Eye care worldwide
Around the world, as many as 43 million people are blind. Many more children and adults suffer from eye disease or an untreated visual impairment. People in the poorest countries are the most affected. The SRC provides eye care and runs educational campaigns.
Poverty causes blindness
Millions of people around the world are blind just because they are poor. They have little access to healthcare. Eye disease is not discovered in time and cannot be treated. This can lead to blindness. In addition, countless children and adults cannot read or write because they have poor eyesight. They have never had glasses. In poor countries, being blind is especially hard, as there are no resources to help blind people.
Elderly people are most likely to be blinded by cataracts, but even children can suffer this terrible fate.
Children are particularly vulnerable
Children can be indirectly affected. In many families in Africa and Asia, children spend all day taking care of blind relatives. This means they are unable to go to school. Children are also directly affected by poor eyesight. In rural regions of poorer countries, glasses are rarely available.
Near- or far-sighted children cannot read what is written on the blackboard or in a book. They are unable to get an education and sometimes stay illiterate, which is a burden throughout their lives.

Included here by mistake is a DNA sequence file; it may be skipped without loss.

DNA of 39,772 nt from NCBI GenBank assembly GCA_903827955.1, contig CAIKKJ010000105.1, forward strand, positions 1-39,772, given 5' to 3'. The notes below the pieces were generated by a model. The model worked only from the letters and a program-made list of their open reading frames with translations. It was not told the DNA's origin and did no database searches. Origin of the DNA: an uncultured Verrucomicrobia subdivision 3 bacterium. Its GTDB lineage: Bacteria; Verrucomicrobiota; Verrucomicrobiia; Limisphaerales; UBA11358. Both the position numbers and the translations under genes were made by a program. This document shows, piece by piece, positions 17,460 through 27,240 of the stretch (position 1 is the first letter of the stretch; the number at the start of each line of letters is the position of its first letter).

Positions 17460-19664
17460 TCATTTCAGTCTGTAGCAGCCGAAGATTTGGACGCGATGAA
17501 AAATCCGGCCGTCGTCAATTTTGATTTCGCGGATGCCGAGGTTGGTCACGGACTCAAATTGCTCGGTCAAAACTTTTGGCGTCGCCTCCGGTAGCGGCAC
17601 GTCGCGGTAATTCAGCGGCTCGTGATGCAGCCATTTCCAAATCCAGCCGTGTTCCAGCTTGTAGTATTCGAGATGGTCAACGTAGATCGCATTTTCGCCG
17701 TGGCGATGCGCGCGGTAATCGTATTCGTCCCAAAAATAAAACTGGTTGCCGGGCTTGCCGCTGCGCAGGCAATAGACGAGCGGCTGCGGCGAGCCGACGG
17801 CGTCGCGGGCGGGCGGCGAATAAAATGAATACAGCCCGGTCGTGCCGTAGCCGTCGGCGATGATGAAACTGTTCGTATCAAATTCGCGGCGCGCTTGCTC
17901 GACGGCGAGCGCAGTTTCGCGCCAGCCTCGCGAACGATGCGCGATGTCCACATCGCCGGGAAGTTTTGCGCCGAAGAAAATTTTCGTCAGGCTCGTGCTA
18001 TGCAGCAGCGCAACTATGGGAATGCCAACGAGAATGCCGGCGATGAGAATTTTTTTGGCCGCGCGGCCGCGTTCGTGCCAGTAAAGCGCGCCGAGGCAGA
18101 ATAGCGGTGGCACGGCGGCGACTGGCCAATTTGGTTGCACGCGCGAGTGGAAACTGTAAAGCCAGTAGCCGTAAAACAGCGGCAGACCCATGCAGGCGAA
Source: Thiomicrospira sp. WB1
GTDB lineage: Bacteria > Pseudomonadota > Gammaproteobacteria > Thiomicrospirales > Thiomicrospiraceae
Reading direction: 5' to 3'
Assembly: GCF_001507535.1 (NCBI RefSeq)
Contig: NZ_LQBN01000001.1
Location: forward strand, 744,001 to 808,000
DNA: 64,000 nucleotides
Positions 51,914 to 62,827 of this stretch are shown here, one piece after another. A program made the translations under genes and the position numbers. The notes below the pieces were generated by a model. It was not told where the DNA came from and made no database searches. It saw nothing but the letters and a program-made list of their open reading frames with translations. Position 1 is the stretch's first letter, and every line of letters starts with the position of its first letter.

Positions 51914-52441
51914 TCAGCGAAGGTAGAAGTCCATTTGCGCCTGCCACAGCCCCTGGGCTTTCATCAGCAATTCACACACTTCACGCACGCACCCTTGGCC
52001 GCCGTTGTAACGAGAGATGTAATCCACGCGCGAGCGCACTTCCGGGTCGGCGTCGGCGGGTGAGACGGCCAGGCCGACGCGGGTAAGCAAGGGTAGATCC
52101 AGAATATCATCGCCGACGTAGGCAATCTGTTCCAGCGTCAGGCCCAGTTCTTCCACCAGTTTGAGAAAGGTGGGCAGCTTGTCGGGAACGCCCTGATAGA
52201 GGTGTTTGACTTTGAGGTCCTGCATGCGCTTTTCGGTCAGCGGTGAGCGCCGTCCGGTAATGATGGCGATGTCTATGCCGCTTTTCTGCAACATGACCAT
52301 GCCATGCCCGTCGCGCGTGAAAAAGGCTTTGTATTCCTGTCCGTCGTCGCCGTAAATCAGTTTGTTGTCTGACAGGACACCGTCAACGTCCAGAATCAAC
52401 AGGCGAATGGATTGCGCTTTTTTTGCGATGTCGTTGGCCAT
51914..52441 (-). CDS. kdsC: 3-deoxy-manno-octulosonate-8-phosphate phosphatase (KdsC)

The SRC helps people with eye conditions get the treatment they need, even in poor regions. We want to prevent children and adults from suffering from avoidable diseases or becoming blind.
If someone is blinded by cataracts, they should be able to have an operation. No child should be deprived of an education just because they need to take care of a blind relative. Or because they themselves have eyesight problems.
And in doing so, we also support the UN’s SDG ’Health and well-being’.
UN global goals
What we do
Help for the people in need
The SRC sets up eye care services in Bangladesh, South Sudan, Kyrgyzstan, Ghana and Togo. We work in partnership with the national Red Cross and Red Crescent Societies and the local authorities.
Treatment and operations at mobile eye camps, even in remote regions
Eye tests in schools for children and teenagers
Glasses distributed to correct eyesight
Training for local specialists and volunteers
Educational campaigns in villages
GOOD TO KNOW
Blindness prevented in 60 million people
A global initiative was launched by the World Health Organization (WHO) in 1999: Vision 2020 – The Right to Sight. Its aim is to reduce preventable blindness. The Swiss Red Cross supports this initiative, which will enable around 60 million people to have their eyesight restored by 2050.
in Asia and Africa where the SRC helps blind and visually impaired people.
were performed by the SRC in 2022 to restore people’s eyesight.
in schools so that eyesight problems can be corrected with glasses.
Where we help
We help in countries that are most affected by poverty-induced blindness. Thanks to mobile eye camps, we can even reach people living in remote villages.